In 2004 Tyrone won the award for the Orange County Music Awards Best Male Artist, as well as the 2004 UCLA Spring Sing Best Overall and Best Solo Artist awards. Also in 2004, Tyrone had 15 TV placements in shows including One Tree Hill (WB), Numb3rs (CBS), Ghost Whisperer (CBS), Summerland (WB), Rescue Me (F/X), North Shore (FOX), The Mountain (WB) and The Bedford Diaries (WB).
In 2005 he released the 'Close: Live At McClains' album. Also in 2005 the singer/songwriter set about on working on his next full-length, 'Hold On', revisiting songs he had been writing during the past two years. Wells' big break came in 2007 after performing at the National Association Of Campus Activities Convention in Boston.
The NACA appearance was a massive breakthrough for Wells. After the performance he set the record for the convention in receiving 152 offers to come and play. He was also snapped up by the world's largest record company, Universal Records. The music giant re-released his 'Hold On' True America album. Produced by Chris Karn and Marc Ford, 'Hold On' was a full band album and demonstrated that Wells had developed into a masterly songsmith. The standout song on 'Hold On' was the album's single, "What Are We Fighting For?". Said Wells, "I was watching the news and was just overwhelmed with all the death. And as I wrote the song, it started to take on its own life. I was thinking about people, communication and loving each other and then the rest of it just came out. It addresses some important questions and I think that's good. I'm not going to be one of those people that's always waving my fists because I'm not that way. But I do want to share what my life experiences have taught me because when I feel like I've communicated something to someone in the audience, that's when I feel the magic."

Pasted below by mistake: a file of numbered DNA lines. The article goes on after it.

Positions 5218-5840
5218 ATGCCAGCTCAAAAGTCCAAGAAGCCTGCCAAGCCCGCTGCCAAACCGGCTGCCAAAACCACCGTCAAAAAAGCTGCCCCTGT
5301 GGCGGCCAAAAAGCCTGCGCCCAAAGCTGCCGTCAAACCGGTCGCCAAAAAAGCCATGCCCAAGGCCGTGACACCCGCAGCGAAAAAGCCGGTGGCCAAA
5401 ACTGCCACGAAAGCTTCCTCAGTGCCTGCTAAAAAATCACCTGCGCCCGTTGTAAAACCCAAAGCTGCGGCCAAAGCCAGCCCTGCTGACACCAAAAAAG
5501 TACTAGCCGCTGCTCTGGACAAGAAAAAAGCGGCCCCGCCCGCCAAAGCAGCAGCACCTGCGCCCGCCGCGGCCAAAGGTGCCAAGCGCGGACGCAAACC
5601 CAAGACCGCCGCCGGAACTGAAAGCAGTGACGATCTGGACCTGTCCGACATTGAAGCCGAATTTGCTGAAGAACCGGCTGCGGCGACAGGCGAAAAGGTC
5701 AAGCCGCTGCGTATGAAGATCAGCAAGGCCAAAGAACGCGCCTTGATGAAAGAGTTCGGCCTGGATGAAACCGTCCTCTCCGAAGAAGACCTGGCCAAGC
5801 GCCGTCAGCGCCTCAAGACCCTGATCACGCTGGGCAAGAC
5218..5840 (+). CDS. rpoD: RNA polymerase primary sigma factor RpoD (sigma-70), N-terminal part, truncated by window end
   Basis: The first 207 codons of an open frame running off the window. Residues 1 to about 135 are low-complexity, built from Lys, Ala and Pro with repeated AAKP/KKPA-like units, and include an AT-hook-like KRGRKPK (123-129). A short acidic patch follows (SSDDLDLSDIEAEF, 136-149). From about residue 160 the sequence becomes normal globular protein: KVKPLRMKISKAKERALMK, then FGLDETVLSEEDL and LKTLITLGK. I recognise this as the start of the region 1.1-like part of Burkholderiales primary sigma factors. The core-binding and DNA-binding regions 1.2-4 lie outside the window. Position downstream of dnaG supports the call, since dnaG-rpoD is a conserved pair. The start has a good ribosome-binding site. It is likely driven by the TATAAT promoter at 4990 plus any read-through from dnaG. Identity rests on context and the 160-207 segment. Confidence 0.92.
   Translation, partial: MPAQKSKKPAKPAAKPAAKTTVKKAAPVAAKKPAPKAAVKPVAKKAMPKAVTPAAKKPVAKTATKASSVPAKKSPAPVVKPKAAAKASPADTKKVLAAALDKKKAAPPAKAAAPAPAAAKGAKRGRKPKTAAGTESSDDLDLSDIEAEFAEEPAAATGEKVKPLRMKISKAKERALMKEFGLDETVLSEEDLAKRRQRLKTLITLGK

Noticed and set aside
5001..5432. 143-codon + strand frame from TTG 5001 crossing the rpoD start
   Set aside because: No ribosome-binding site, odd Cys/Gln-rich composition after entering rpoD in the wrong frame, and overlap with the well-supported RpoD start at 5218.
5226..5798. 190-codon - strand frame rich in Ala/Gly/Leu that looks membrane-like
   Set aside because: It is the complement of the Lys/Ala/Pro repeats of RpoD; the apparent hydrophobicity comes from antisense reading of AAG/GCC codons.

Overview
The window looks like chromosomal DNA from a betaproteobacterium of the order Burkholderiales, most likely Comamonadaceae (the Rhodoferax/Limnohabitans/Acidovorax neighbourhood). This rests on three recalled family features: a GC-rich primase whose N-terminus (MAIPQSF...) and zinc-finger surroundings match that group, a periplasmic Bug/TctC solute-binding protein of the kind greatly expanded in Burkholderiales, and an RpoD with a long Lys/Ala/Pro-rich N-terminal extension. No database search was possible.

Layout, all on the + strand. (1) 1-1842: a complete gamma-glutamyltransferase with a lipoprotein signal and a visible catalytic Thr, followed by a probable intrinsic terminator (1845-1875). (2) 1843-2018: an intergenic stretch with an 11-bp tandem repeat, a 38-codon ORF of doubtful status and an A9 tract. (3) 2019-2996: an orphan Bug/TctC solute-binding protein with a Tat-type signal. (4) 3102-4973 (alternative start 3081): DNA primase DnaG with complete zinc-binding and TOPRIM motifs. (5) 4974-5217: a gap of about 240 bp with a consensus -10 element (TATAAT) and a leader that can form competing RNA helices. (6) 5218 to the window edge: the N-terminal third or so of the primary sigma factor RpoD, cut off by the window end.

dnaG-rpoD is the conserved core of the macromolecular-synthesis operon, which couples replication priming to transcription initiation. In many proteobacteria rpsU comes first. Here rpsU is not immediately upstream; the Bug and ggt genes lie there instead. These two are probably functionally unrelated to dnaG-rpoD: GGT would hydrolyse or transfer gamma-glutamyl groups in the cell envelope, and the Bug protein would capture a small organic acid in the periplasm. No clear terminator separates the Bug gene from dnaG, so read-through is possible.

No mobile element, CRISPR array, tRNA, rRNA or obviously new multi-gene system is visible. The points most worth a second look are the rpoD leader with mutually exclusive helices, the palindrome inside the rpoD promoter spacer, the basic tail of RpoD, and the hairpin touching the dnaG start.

In 2008, with a Universal recording budget at his disposal Tyrone began to "open up the process" in recording and travelled to London to work with a circle of songwriters/musicians who aligned with Wells' musical direction. Said Tyrone, "Half of the album was done in London and the other half completed here in the States. I didn't know what kind of record I was going to make before I got to London, but something just seemed to click while I was there that really defined what I wanted to do with this album."